Sandra Huerta

Sandra Toscano Huerta

Sandra was born in Mexico and migrated to the United States as a young child. She grew up in Southern California and is the middle child of a family of 11. She and her husband, worked hard to raise their children well. They have four children and two grandchildren. Sandra has extensive experience in marketing and graphic design. She is fluent in Spanish and uses her bilingual skills in both her professional life and within non-profit organizations whenever the need arises. Tragedy devastated her and her family with the homicide of her 21-year old son; which took place in April of 2004, by her sister’s boyfriend, a 2-strike felon and gang member. Adding to their horrific loss, the killer was a fugitive for ten taunting months and when he was finally arrested and tried by a jury, the tragedy mounted by a shocking acquittal. Sandra found herself in a tormented state for months, until confronted with a choice that had to be made in order to survive her son’s death and once again be the mom she needed to be for her surviving children. Shortly after the acquittal; her family moved across the country in fear of their own safety. Through the frustrating and painful experience during the criminal trial, she found herself compelled to help other victims needing a linguistic resource, and determined to help make a difference, she now works as an independent interpreter. She is a Victims' Advocate for North Carolina Gang Investigators' Association (NCGIA) and volunteers with local grief support groups. Through public speaking and with efforts to provide hope and encouragement to bereaved individuals suffering the death of a loved one, Sandra endeavors to bring awareness about the aftermath of violent crimes. In addition, she believes it’s important to be proactive and work to gain ground in the areas of gang and domestic violence prevention.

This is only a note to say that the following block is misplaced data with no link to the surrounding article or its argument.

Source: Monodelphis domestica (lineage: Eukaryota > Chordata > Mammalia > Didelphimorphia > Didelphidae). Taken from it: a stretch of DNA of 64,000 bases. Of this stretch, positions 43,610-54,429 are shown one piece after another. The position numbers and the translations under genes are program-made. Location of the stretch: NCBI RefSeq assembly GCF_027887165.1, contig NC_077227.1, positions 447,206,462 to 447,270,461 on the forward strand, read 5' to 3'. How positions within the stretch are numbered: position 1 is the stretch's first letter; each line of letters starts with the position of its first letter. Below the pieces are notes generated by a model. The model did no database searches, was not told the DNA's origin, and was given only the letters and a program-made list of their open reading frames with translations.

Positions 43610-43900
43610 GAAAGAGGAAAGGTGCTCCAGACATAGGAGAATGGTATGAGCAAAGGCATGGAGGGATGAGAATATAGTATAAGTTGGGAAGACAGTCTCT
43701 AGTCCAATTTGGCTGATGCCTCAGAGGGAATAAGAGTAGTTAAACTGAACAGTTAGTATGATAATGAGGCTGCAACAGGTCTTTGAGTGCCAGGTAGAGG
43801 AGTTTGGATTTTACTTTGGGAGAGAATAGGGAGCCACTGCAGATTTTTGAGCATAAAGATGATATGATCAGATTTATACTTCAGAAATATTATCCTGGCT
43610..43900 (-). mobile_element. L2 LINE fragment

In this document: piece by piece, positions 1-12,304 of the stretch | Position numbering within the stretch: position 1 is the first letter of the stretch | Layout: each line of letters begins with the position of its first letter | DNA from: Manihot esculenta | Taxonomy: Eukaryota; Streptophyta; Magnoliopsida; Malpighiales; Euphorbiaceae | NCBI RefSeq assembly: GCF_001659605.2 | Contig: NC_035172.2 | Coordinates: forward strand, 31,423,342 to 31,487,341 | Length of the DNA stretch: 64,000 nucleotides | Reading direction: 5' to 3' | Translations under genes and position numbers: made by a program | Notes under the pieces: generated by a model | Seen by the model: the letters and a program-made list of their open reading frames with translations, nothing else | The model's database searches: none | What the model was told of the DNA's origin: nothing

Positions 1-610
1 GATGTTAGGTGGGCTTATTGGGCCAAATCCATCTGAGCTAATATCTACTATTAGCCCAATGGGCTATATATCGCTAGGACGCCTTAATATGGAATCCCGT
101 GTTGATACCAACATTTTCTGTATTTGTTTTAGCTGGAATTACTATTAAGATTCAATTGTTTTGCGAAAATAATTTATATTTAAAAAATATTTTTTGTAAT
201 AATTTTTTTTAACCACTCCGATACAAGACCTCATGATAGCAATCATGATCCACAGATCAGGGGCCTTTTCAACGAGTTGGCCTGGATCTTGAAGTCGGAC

Articles:

Open to  hope

Grieving Especially Tough During Easter Season

While most of us prepare for the Easter season, some people are struggling to survive the death of a loved one. I dedicate the entire month to everyone suffering with […]

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Open to  hope

Can the Cycle of Domestic Violence be Broken?

If you or someone you know suffered domestic violence, ask yourself: Have I imitated violence in my home? And will my children do the same when they have their own […]

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Open to  hope

After Losing a Child to Violence

There is hope despite injustice for victims of crime. If you or someone you know experienced the loss of a child, then you can relate to this article. I never […]

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Open to  hope

In Solidarity with the Boston Survivors

None of us are exempt from potential tragedy and no matter how close a relationship we have with our loved ones, or even with God, it does not keep us […]

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